Chaos Walking: Win a gaming monitor with 165 Hz from us!

Chaos Walking: Win a gaming monitor with 165 Hz from us!

Chaos Walking

In the near future, Todd Hewitt (Tom Holland) finds the mysterious Viola (Daisy Ridley), stranded after a crash landing on the distant planet called "New World". In Todd's hometown, all women have disappeared and the male residents are under the mysterious influence of a strange force. Together, Viola and Todd find a dark truth on their escape and soon have to run for their lives ... in the new science fiction blockbuster Chaos Walking!

Win a gaming monitor!

The film adaptation of the globally successful book series by Patrick Ness will be released in German cinemas on Thursday, June 17, 2021! On this occasion we are giving away - together with those responsible at Chaos Walking - a brand new gaming monitor!

Chaos Walking: Win a gaming monitor with 165 Hz and 31 inches from us! (5) Source: AOC Gaming The AOC C32G2AE has a 31.5-inch curved panel with a fast refresh rate of 165 Hz and a response time of just 1 ms - and is therefore ideally suited for gaming. For gaming, the screen also has AMD FreeSync Premium and a low input delay. With the high-quality panel of the AOC display, the screen is also perfect for enjoying films and series.

How do I participate?

To take part in our competition, all you have to do is fill out the competition form below with your email address and your postal address. That's all! After the draw, the address will only be used to send the screen and will then be deleted.

How long do I have time?

You can now take part in the competition. The deadline ends on Sunday, June 20, 2021. On this day you have the last chance to throw your lot in the pot. The winner will then be determined at random and the screen will be sent.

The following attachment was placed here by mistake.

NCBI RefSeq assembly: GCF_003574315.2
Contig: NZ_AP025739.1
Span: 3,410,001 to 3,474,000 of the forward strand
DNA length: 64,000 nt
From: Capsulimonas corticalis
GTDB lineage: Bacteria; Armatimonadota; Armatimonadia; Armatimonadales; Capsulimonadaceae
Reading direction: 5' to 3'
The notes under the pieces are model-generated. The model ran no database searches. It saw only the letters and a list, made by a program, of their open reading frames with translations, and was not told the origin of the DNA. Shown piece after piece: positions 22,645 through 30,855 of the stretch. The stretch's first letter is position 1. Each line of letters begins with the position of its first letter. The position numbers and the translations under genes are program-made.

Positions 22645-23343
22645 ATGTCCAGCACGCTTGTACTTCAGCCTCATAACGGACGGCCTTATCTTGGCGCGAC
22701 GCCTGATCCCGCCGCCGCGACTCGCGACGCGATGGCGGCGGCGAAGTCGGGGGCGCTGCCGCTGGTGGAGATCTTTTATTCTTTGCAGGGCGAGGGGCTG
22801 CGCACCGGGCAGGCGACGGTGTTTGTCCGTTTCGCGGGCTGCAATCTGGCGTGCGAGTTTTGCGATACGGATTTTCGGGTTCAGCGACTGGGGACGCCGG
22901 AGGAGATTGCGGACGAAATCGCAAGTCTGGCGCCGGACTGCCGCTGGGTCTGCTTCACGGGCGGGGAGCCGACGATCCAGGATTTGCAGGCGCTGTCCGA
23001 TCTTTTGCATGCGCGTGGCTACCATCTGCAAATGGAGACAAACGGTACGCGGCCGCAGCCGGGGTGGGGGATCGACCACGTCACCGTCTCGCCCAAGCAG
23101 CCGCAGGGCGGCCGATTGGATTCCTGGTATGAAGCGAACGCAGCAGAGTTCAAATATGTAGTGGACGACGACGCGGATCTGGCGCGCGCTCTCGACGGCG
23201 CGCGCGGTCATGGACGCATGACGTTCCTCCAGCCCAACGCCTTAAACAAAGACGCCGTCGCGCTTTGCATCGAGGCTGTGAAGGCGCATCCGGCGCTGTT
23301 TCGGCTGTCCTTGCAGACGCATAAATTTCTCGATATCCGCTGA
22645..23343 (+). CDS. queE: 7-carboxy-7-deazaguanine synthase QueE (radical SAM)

Competition is loading ...

Information about the monitor and film

By the way, all information about the screen can be found on the product page of the Manufacturer. You can watch the German trailer for the film Chaos Walking here on YouTube. We wish all participants the best of luck!

Pictures from Chaos Walking Source: Lionsgate Source: Lionsgate Source: Lionsgate Source: Lionsgate Read also 0

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Chaos Walking movie review: Tom Holland-Daisy Ridley starrer wastes sci-fi premise on typical survivalist chase plot

a person holding a dog: Chaos Walking movie review: Tom Holland-Daisy Ridley starrer wastes sci-fi premise on typical survivalist chase plot © Provided by Firstpost Chaos Walking movie review: Tom Holland-Daisy Ridley starrer wastes sci-fi premise on typical survivalist chase plot

A male-only society into which a lone female crash lands might have been a take-off point for an intriguing exploration of gender roles and civilisation. Instead, all we have in Chaos Walking — the Tom Holland-Daisy Ridley-Mads Mikkelsen starrer — is a wasted opportunity.

Based on the best-selling YA trilogy of the same name by Patrick Ness, Chaos Walking is set on a planet called 'the New World' circa 2257 AD. We're in a rough and tumble, early settler type colony called Prentisstown, christened after its Mayor, David Prentiss (Mikkelsen). Prentisstown's citizenry comprises entirely of men; the women were all slaughtered in a skirmish with the native species of the planet, the Spackle, not too long after they arrived. Or so we're told.